|Part of Cold War and Sino-Soviet relations|
Two years into the Sino–Soviet split, Chairman Mao Zedong of the PRC was host to Soviet Premier Nikita Khrushchev, in 1958.
|Caused by||De-Stalinization of the Soviet Union, Marxist revisionism and Maoism|
|Methods||Proxy war, propaganda and Sino-Soviet border conflict|
|Resulted in||A tri-polar cold war and competition for Eastern Bloc allies|
The Sino-Soviet split (1960–1989) was a time when the relations between the People's Republic of China and the Soviet Union weakened during the Cold War. Eventually, China's leader, Mao Zedong, decided to break the alliance with the Soviet Union.
The Soviet leader, Stalin, wanted to help spread communism, especially in China. During the Chinese Civil War, the Soviets gave weapons and supplies to the Kuomintang, but once the Communists were about to win, Stalin and the Soviet Union decided to help the Communists. This is one of the main reasons for the Sino-Soviet split since the Soviets didn't help Mao and the Communists from the start.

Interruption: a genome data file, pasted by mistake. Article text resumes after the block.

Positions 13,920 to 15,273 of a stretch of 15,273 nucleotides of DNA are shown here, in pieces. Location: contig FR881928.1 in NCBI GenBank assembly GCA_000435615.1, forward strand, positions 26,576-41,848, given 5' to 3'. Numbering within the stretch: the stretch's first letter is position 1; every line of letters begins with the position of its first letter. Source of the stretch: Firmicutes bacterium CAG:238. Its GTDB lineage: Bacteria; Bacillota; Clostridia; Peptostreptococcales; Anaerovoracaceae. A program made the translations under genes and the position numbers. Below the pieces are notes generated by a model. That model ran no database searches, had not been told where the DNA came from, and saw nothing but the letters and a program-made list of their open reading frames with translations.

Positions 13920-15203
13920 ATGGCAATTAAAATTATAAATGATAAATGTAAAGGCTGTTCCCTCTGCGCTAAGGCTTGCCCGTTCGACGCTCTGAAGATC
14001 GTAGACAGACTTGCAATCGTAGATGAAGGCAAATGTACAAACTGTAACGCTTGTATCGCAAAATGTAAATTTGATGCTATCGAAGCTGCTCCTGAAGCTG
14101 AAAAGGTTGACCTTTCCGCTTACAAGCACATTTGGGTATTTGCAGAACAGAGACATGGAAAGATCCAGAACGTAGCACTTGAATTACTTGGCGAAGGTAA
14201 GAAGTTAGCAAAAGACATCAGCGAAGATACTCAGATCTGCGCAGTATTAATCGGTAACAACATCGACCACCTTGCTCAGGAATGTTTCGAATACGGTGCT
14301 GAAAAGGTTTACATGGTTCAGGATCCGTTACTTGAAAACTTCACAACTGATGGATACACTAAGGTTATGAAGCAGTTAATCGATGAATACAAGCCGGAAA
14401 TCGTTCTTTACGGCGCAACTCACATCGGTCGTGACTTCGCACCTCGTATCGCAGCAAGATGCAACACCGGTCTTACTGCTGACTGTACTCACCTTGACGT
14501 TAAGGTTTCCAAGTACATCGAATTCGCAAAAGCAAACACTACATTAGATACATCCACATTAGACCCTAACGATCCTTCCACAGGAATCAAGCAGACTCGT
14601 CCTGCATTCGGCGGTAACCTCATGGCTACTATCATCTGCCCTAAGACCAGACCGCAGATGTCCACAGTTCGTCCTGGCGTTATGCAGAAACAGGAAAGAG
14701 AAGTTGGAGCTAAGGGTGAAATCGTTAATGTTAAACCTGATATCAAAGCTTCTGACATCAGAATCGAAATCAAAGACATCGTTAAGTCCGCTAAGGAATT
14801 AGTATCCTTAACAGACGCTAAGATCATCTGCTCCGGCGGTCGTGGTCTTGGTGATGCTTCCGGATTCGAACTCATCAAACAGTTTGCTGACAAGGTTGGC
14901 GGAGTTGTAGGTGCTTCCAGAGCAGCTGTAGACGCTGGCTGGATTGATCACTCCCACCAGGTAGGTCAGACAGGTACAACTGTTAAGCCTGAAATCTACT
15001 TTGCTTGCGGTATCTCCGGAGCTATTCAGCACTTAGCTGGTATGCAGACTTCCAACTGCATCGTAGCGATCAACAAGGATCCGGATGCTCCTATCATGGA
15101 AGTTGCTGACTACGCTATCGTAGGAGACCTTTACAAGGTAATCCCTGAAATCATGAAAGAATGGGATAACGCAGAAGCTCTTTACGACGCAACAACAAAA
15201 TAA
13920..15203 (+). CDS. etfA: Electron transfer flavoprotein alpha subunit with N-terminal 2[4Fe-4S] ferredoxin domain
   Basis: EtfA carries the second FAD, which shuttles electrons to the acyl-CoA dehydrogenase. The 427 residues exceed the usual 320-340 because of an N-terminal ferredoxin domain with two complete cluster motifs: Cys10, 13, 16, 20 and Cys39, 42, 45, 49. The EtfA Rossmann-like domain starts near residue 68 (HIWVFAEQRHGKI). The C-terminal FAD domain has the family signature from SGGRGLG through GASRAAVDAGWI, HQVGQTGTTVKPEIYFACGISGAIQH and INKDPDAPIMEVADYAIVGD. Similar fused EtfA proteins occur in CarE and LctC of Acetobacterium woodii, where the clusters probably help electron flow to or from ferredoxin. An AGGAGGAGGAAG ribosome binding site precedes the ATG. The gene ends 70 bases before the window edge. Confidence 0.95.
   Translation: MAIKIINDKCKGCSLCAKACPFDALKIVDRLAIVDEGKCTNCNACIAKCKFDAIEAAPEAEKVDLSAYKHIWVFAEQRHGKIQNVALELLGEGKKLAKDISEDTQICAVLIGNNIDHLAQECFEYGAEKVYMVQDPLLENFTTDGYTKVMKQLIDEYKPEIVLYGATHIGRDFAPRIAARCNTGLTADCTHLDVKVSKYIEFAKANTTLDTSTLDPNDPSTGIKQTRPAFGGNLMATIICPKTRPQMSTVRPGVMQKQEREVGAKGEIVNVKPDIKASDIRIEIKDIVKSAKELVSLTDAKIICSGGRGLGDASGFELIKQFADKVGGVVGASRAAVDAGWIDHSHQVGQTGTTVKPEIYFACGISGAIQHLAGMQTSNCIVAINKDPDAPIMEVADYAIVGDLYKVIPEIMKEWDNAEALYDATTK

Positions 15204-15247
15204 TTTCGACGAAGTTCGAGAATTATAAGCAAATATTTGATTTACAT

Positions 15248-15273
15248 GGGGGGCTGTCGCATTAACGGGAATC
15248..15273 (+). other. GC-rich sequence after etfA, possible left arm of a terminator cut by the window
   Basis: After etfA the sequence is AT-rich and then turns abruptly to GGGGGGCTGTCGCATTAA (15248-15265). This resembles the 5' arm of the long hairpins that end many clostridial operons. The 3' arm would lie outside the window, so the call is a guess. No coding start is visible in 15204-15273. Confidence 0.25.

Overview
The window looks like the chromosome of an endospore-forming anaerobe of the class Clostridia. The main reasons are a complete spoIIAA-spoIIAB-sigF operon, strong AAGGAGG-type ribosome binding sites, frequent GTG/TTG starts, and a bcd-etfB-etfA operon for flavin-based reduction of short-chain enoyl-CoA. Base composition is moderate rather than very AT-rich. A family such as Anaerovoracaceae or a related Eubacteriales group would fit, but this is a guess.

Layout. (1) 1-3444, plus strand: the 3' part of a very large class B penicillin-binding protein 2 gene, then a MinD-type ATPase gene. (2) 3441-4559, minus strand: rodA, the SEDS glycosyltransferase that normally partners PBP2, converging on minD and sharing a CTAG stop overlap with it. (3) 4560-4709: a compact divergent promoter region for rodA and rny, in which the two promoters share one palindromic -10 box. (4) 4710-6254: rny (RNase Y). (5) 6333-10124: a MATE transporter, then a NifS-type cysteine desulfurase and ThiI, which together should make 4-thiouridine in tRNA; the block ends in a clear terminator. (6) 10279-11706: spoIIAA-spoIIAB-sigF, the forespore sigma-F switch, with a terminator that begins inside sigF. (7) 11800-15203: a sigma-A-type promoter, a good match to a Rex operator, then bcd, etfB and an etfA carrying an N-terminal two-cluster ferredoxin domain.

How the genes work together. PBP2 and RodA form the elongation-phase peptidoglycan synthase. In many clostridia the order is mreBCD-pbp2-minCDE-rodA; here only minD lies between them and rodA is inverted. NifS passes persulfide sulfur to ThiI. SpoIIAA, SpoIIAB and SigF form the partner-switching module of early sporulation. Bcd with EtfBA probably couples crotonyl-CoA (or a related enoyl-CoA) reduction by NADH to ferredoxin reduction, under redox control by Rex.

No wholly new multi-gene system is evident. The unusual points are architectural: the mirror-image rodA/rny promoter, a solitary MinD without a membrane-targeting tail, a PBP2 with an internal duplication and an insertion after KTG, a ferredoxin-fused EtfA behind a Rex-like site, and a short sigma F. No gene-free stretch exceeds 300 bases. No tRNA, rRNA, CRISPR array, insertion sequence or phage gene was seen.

Suddenly, in 1953, Stalin died. Mao saw Stalin as the leader of Communism, but also had a negative relationship with the Soviet Union throughout his time as leader. The new Soviet leader, Nikita Khrushchev, was not like Stalin. He did not want capitalism to collapse like Stalin did. Mao got angry about this, and he wanted Nikita Khrushchev to help him fight the imperialists. Khrushchev said no, and then Mao decided that if Khrushchev was not going to cooperate, they would not work with each other anymore.
There was peace between the USSR and China, but they were suspicious of each other. They were no longer allies, and Mao's supporters said that it had been a victory.
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